June 20, 2016
Little is known about how to ‘regulate the Internet’…
Outline solutions, however, do seem to have to be found in ex-post mechanisms since Regulation (broadly speaking) understand ex-ante and ex-post mechanisms as a continuum, and since Regulators increasingly concentrate ex-post mechanisms in their hands as an effective way to ensure execution of the ex-ante prescriptions they themselves elaborated.
Ex-ante mechanisms aim at making algorithms more ‘loyal’.
As long as we hope for devices to be trustworthy and to be held accountable for their ‘loyalty’, we give merits to the idea that we probably should “take liability seriously”.
The legal dispute is clear.
The applicant based its claim to hold the companies liable on the grounds that they let terrorist groups use their networks: “The suit claims the companies “knowingly permitted” the Islamic State group, referred to in the complaint as “ISIS”, to recruit members, raise money and spread “extremist propaganda” via their social-media services”.
Conversely, the defendants unanimously claimed that they had actively implemented ‘policies’ against extremist material, and that they were working with law enforcement entities to improve regulations on the matter. Self-regulation and ethics versus common liability law.
The companies also pointed out the fact that they were not publishers, hence they could not face liability for the material users post on their networks. This is not, however, the issue at stake: the complaint concerns the use of the network not as a mere way to broadcast messages, but as a way to recruit murderers, provide them with convenient tools to communicate and to prepare criminal operations—allegations for which law does not exempt social media companies from liability.
These allegations are worth being ‘taken seriously’, should the law be unclear on whether the companies could be charged indeed, and should the total exemption from liability of such companies pleading for their ‘neutrality’ be the exception rather than the norm.
The question of principle is thus as follows: is exemption from liability of those who hold the ‘digital space’ together really the norm?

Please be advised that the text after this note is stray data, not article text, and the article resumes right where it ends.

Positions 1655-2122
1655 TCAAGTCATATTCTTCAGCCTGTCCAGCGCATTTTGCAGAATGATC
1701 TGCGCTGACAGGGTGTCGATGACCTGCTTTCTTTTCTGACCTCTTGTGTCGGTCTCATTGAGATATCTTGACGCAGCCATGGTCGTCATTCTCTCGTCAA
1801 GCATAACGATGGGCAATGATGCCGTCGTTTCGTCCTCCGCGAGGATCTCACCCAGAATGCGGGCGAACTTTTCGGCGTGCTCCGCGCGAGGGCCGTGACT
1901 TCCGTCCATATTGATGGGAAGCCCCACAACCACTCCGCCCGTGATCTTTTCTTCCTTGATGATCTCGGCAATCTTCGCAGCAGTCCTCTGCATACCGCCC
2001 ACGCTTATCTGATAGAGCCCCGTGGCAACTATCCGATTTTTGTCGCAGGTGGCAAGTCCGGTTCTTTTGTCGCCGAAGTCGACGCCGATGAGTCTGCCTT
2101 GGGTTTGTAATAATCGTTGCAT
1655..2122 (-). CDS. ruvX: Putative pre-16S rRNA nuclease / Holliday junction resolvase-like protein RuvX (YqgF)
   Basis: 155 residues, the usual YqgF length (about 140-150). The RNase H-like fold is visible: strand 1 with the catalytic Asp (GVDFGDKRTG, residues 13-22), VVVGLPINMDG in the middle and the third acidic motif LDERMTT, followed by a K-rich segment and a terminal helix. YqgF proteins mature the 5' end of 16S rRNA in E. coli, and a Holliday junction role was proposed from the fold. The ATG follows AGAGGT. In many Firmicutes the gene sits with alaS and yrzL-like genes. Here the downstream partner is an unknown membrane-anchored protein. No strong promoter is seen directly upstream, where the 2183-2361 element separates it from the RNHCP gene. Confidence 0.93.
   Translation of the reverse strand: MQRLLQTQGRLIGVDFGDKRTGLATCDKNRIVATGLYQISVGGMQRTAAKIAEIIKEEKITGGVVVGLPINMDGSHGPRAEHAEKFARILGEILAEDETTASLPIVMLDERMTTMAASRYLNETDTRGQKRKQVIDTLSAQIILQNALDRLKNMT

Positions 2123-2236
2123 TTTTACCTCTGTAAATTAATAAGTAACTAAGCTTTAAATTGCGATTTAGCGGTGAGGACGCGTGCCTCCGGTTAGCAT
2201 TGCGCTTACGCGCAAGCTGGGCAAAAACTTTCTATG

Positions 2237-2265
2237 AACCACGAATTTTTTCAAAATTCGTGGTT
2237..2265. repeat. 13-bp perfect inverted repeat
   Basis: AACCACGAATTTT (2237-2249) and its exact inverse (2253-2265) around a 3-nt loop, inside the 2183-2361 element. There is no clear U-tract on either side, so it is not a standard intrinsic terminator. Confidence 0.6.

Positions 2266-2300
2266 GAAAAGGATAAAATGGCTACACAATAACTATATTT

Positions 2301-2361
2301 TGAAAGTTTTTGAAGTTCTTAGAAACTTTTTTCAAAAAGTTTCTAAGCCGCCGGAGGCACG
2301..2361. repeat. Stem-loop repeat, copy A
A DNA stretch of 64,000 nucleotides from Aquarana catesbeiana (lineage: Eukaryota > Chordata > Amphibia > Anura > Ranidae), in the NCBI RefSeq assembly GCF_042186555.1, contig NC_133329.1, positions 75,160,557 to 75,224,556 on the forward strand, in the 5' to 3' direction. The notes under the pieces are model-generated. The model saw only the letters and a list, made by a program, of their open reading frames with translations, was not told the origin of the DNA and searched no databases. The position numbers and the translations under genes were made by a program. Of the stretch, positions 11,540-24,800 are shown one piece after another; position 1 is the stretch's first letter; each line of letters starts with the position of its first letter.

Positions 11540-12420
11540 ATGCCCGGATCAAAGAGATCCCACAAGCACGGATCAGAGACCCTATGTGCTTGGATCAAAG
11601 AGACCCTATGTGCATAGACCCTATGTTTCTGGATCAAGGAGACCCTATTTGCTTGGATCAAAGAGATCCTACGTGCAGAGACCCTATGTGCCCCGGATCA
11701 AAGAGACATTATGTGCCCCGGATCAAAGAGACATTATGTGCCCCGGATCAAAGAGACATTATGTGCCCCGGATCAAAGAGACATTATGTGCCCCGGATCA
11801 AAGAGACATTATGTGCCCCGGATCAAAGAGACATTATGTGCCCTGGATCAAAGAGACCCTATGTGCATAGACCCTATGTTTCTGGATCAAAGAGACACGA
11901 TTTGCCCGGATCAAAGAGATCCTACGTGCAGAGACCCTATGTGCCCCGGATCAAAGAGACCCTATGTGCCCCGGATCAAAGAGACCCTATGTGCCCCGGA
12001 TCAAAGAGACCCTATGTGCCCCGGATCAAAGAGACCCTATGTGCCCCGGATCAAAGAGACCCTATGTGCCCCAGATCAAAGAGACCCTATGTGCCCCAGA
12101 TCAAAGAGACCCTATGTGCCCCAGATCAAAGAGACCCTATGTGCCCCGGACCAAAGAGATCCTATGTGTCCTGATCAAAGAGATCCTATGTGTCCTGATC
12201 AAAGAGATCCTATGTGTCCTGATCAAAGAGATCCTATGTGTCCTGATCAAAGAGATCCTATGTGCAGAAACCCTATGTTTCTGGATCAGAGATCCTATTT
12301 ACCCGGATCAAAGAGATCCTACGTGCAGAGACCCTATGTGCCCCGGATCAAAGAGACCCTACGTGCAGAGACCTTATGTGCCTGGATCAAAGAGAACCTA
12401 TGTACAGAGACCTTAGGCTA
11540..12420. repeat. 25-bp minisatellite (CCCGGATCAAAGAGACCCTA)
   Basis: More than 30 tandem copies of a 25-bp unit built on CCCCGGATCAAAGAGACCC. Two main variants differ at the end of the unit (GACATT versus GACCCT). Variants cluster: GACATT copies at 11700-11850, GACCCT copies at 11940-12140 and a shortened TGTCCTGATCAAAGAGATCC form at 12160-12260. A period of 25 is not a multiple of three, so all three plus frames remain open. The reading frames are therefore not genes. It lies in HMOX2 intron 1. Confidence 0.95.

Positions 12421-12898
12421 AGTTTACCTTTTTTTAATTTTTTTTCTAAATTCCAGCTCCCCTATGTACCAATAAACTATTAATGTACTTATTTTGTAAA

If so, their exemption from liability needs to be extended to a scenario that had not been covered by the law yet. If not, then common liability law is the rightful legal basis to assess whether the companies can be found liable or not—provided that a direct causal link between the unlawful act and an actual harm suffered by the applicant can be demonstrated.
The legal dispute is clear.
June 16, 2016
Professor Hervé Causse released a book of over 800 pages: Droit bancaire et financier (Banking and Financial Law).
Typically, there are "Banking Law" on one side and "Financial Law" on the other, each giving rise to separate books, Banking Law having long since detached from the Commercial Law and do having never really left Civil Law, Financial Law being more subject recently of books.
Typically, there are the "Banking Law" on one side and the "Financial Law" on the other, each giving rise to separate books, banking, having long since detached from the Commercial Law and do having never really left the Civil Law, financial law being more subject recently of books.
In the books of "Banking Law", we find the contracts, transactions (credit), mechanisms (like money), institutions (such as the National Central Bank) and sometimes specific repressive rules.
In the books of "financial law", first of all, we meet financial market, financial transactions (like all securities transactions or takeovers bids), the economy is much more present, the US Law being at home because of extraterritoriality as either model, repressive rules slipping everywhere, to the heart of what appears to be today a branch of law.
The important work of Hervé Causse goes further and corresponds to reality: it merges the Banking and Financial Law.
He does it because his work is based on the life of the sector, that is to say the professionals. In fact, professionals work in banks. Then he describes those who admit and control their activities, that is to say the authorities of supervision and regulation. He goes on to describe to the reader the instruments, financial prowess that the bankers invent.
Thus sucked by financial reality, what is left of the civil commitment of Banking Law? To take just one example, when the author discusses the concept of "banking service" from that of "financial service", he finds the uncertainty of this notions. The Banking Law is thus trying to forget the Civil Code, the “deposition” techniques being one example.
Thanks to the book of Hervé Causse, the reader understands that the rules now being written by those designing financial regulation, these rules must find their bones in the financial regulatory system.
June 15, 2016
Releases : I. Isolated Articles
June 14, 2016
The stage is thus set for the "business of virtue" to thrive.
Jan. 21, 2016
Sept. 16, 2015
Sept. 2, 2015
Passenger transport markets in Europe have been, and continue to be, liberalised across jurisdictions and sectors.
Since July 2015, passenger coach operators in France have been allowed to operate without regulation on longer routes (over 100km). For shorter routes, ARAFER, the French regulator for rail and roads, will test whether the coach service is likely to threaten the viability of the public rail service offered by SNCF on the same route. What changes could this reform bring, and how might the economic test be applied?
May 22, 2015
Translated Summaries : 01. Transports